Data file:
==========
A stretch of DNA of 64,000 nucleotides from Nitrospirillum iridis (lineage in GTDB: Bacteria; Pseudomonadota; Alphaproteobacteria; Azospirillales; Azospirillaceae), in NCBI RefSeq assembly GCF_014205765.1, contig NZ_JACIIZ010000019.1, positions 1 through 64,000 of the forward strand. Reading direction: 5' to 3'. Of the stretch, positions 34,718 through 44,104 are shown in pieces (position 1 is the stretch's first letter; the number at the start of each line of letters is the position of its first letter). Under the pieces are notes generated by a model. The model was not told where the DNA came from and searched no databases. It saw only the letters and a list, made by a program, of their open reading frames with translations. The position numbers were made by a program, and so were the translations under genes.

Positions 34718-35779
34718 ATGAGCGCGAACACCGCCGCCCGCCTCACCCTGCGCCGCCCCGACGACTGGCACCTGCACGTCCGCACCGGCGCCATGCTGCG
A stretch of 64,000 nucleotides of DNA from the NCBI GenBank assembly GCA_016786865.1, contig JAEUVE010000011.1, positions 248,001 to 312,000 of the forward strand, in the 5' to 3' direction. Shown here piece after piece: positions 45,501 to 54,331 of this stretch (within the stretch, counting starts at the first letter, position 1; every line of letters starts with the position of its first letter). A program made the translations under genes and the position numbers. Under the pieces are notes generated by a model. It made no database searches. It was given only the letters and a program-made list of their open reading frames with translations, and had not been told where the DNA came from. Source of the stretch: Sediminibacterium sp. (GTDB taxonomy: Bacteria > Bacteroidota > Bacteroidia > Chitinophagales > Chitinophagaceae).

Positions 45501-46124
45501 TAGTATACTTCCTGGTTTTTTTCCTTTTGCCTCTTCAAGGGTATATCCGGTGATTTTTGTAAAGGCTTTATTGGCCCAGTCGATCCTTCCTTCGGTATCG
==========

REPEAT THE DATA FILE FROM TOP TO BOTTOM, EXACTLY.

A stretch of DNA of 64,000 nucleotides from Nitrospirillum iridis (lineage in GTDB: Bacteria; Pseudomonadota; Alphaproteobacteria; Azospirillales; Azospirillaceae), in NCBI RefSeq assembly GCF_014205765.1, contig NZ_JACIIZ010000019.1, positions 1 through 64,000 of the forward strand. Reading direction: 5' to 3'. Of the stretch, positions 34,718 through 44,104 are shown in pieces (position 1 is the stretch's first letter; the number at the start of each line of letters is the position of its first letter). Under the pieces are notes generated by a model. The model was not told where the DNA came from and searched no databases. It saw only the letters and a list, made by a program, of their open reading frames with translations. The position numbers were made by a program, and so were the translations under genes.

Positions 34718-35779
34718 ATGAGCGCGAACACCGCCGCCCGCCTCACCCTGCGCCGCCCCGACGACTGGCACCTGCACGTCCGCACCGGCGCCATGCTGCG
A stretch of 64,000 nucleotides of DNA from the NCBI GenBank assembly GCA_016786865.1, contig JAEUVE010000011.1, positions 248,001 to 312,000 of the forward strand, in the 5' to 3' direction. Shown here piece after piece: positions 45,501 to 54,331 of this stretch (within the stretch, counting starts at the first letter, position 1; every line of letters starts with the position of its first letter). A program made the translations under genes and the position numbers. Under the pieces are notes generated by a model. It made no database searches. It was given only the letters and a program-made list of their open reading frames with translations, and had not been told where the DNA came from. Source of the stretch: Sediminibacterium sp. (GTDB taxonomy: Bacteria > Bacteroidota > Bacteroidia > Chitinophagales > Chitinophagaceae).

Positions 45501-46124
45501 TAGTATACTTCCTGGTTTTTTTCCTTTTGCCTCTTCAAGGGTATATCCGGTGATTTTTGTAAAGGCTTTATTGGCCCAGTCGATCCTTCCTTCGGTATCG